Francesco Scavullo

Art & Expression: Francesco Scavullo

Hi guys! Here, I'm back with my columns, Art and Expression. This month I'd like to introduce one of my artists ever, one of the most talented and controversial photographer of 20th century specialized in fashion photography, famous for his work on the covers of Cosmopolitan magazine and for his celebrity portraits. In an imaginary, it's an honor to present Francesco Scavullo.

Tell us about you.
I was born in Staten Island 93 years ago in a family of italian descent and, since I have memory, I've always had a camera in my hands. I love to capture the expressiveness of a face, immortalize the female figure, its beauty, and make it penetrating, complete, authentic. I dedicated all my life to photography, working for the most prestigous fashion magazines like Vogue, Harper's Bazaar and Cosmopolitan and immortalizing the most shining stars of cinema, music and fashion to which of them I gave a piece of my heart.

Taking a look to your shots is evident that you have photograph in your blood. When your passion is born?
I remeber I was a kid, I was about 4 or 5 years old, I saw Greta Garbo in Queen Christina and, bewitched by her close-ups, I began to develop my interest for photography and cinematic art. I started to browse my mother's magazines and I decided that it was the job I would have done by adult. I turned the closet in my house in a darkroom practicing in taking pictures to my sisters and readjusting them with self-thaught techniques. 

How did you come to fashion world?
Soon my love for photography took over the study, so I dedicated myself, body and soul, to my passion. I did some work and then, when I was sixteen, became assistant of fashion photographer Horst P. Horst at Vogue Magazine: I learned so much form him, not only lighting techiniques as well as photographing people and interact with them. And after a year at Harper's Bazaar I had my first important engagement at Seventeen for which I undertook my first covers. From that moment I started to collaborate with magazines like Time, Rolling Stone and Life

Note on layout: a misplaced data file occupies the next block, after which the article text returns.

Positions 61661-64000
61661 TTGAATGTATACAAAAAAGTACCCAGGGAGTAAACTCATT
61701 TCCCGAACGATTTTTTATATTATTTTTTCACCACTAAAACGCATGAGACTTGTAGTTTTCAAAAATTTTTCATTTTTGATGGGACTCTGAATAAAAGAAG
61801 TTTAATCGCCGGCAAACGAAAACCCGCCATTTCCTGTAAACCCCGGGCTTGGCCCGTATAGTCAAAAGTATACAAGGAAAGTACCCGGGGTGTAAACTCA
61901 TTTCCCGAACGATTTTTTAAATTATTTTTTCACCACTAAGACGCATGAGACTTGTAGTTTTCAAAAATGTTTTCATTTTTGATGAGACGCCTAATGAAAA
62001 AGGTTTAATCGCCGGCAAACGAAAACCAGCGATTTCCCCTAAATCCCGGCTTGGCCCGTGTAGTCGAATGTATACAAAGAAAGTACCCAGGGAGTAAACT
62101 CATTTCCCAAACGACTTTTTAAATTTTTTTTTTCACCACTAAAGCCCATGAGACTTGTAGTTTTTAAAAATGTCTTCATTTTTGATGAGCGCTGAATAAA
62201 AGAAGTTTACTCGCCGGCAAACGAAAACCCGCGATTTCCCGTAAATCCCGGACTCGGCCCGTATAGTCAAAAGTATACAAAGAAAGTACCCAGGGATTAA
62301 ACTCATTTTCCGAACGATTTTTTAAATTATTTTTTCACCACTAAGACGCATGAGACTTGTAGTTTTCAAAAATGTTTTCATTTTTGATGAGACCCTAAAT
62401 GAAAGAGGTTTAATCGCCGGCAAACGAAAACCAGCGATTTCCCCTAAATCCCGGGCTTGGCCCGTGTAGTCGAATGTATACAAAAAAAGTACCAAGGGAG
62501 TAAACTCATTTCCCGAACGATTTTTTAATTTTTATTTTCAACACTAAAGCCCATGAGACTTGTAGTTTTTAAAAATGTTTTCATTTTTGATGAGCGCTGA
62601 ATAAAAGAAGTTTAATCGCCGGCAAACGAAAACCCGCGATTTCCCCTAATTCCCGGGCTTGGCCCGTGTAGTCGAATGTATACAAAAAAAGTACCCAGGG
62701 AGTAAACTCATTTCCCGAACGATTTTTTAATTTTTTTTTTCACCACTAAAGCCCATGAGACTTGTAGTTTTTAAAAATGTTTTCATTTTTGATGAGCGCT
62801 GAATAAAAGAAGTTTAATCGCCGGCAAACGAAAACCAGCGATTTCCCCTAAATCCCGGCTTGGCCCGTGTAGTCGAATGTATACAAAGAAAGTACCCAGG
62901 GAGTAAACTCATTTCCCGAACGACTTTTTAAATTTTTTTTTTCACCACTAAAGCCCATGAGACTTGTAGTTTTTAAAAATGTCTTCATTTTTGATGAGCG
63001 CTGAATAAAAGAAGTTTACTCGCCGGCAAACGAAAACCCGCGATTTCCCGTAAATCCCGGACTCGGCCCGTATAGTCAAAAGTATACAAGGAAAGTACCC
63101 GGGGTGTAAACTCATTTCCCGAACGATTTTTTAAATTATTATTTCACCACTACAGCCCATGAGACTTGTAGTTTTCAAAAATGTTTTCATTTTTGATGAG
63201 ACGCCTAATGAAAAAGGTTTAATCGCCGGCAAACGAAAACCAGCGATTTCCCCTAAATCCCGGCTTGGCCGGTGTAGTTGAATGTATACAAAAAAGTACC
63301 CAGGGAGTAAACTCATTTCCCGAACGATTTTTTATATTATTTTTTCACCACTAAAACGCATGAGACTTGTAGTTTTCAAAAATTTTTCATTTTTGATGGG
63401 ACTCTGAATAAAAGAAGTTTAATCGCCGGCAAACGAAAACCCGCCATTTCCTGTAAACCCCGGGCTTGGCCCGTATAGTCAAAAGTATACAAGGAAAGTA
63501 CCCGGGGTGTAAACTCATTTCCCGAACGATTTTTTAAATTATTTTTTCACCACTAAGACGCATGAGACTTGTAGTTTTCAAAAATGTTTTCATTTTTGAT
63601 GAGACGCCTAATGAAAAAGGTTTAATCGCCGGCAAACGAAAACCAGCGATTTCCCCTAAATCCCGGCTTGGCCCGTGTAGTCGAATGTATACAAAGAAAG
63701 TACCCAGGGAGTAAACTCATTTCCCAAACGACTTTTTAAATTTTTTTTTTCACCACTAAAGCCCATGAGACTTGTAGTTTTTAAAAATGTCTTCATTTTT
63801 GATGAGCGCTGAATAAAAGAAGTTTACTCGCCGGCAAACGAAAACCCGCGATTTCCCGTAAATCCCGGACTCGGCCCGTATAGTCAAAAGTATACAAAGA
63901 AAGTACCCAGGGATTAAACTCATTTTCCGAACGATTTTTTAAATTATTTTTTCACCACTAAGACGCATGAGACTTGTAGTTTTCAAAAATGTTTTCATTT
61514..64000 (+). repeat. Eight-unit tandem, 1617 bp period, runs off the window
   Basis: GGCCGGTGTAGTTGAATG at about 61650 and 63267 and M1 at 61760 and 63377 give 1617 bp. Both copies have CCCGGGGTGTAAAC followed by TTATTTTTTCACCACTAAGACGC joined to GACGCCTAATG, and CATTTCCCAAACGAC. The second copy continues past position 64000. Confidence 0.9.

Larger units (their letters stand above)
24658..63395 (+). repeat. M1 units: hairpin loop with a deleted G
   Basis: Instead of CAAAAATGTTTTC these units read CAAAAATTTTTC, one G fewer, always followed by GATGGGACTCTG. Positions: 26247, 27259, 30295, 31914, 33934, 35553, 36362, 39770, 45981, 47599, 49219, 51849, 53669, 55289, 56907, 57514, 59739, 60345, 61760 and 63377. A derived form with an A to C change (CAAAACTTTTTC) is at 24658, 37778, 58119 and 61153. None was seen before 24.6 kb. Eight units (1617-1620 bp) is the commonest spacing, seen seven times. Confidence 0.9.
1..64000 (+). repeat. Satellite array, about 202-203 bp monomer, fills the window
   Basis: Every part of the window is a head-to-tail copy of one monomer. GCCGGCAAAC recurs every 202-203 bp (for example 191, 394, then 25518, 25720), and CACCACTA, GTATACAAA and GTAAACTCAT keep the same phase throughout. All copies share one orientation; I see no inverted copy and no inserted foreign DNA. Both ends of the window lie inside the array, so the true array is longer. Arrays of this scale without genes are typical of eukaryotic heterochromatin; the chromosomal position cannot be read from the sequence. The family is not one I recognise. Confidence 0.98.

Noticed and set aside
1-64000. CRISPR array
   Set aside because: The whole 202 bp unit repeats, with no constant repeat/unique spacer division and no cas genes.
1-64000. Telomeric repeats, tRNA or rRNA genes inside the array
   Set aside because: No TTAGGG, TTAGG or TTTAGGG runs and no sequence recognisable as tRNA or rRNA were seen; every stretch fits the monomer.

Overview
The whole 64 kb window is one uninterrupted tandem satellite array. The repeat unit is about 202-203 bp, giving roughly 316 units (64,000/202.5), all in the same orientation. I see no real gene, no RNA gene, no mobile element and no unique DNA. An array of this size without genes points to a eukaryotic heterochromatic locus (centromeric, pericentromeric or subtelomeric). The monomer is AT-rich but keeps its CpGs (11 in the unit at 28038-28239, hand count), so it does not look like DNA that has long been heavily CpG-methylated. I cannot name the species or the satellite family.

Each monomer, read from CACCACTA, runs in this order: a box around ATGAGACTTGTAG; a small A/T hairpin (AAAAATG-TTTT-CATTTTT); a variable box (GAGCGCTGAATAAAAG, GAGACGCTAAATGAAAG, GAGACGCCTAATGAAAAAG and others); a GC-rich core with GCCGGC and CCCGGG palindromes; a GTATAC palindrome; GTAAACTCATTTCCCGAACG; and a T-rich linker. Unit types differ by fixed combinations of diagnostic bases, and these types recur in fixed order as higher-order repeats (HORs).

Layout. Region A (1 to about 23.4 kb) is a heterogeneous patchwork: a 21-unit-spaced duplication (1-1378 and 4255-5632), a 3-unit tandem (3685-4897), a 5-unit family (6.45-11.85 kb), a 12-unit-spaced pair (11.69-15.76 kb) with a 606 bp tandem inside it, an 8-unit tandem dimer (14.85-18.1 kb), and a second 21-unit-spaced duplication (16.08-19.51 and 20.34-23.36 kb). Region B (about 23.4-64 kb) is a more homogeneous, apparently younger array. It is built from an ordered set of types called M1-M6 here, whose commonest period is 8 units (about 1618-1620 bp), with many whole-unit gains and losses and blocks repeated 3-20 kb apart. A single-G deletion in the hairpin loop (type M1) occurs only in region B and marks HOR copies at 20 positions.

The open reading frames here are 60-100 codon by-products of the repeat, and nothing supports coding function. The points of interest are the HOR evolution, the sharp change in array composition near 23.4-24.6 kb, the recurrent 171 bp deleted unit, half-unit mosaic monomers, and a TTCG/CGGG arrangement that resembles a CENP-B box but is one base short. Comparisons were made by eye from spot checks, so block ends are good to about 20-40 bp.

You have portrayed some of the most iconical characters of 20th century: from Andy Wharol to Salvador Dalì, passing by Mick Jagger, Sting and Kate Moss. How was to photograph so many pieces of history so different from each other?
It was like to catch in each of them a unique essence, the one that does you make the difference. Each of them marked the world in a personal and indelible way. Janis Joplin, for example, beautiful in her simplicity, was a free spirit, a symbol of the counterculture revolution. Well, it has been for me as if, photographing them, I contributed impress their memory.

There's someone do you rember in particular?
Surely Gia (Carangi, ndr), she was my favourite. I loved her energy, her spontaneity, her being herself despite all odds. She was like my soul mate, so brave and relaxed, disarmingly beautiful, shining like a star that is off too early.

You defined your crisis from bipolar depression as "neurotic euphoria". What do you mean?
I've never considered my disease a limitation of my job, or better still. Photography has always been the best of therapies to me and I think that these moment of crisis, this my neurotic euphoria, contributed to increase my creativity.

Your shots are, inevitably, linked to photogarphic tradition, to light contrasts and exposure but you also assisted to the advent of digital photography. How much, in your opinion, modern technology affected the essence of photographic art?
I wouldn't say "affected", that depends on your personal taste, you know. There are so many great works made in digital, from catch a light to everything else but, personally, I think that photograph has a poetry behind it, something than I can't describe with words. Digital is colder, as a bigger detachment. Film is different, is hot, you can touch it, experiment with it, play, drawn on negatives, you can do everything. Obvioulsy nobody invents anything, everything has been tried and done. The important is to be creative and reuse what we have left of the past in a more original way, that's the real difficulty.

There's any suggestion you could give to those who, like you, started for passion and as autodidact?
Since I was kid I wanted to photograph something beautiful and I knew that one day I would have done it. This to say that the only advice I could give you to cultivate your passions, to study, experiment, dare sometimes and, above all, do not stop to try. You have to try to get what you want.

Future project?
Keeping to be an inspiration for the world.

I hope you guys will appreciate this strange interview. It was my personal tribute to an artist I admire and that inspired in so many ways that I can't even explain. 
I hope you like it! See you next time with Art & Expression!

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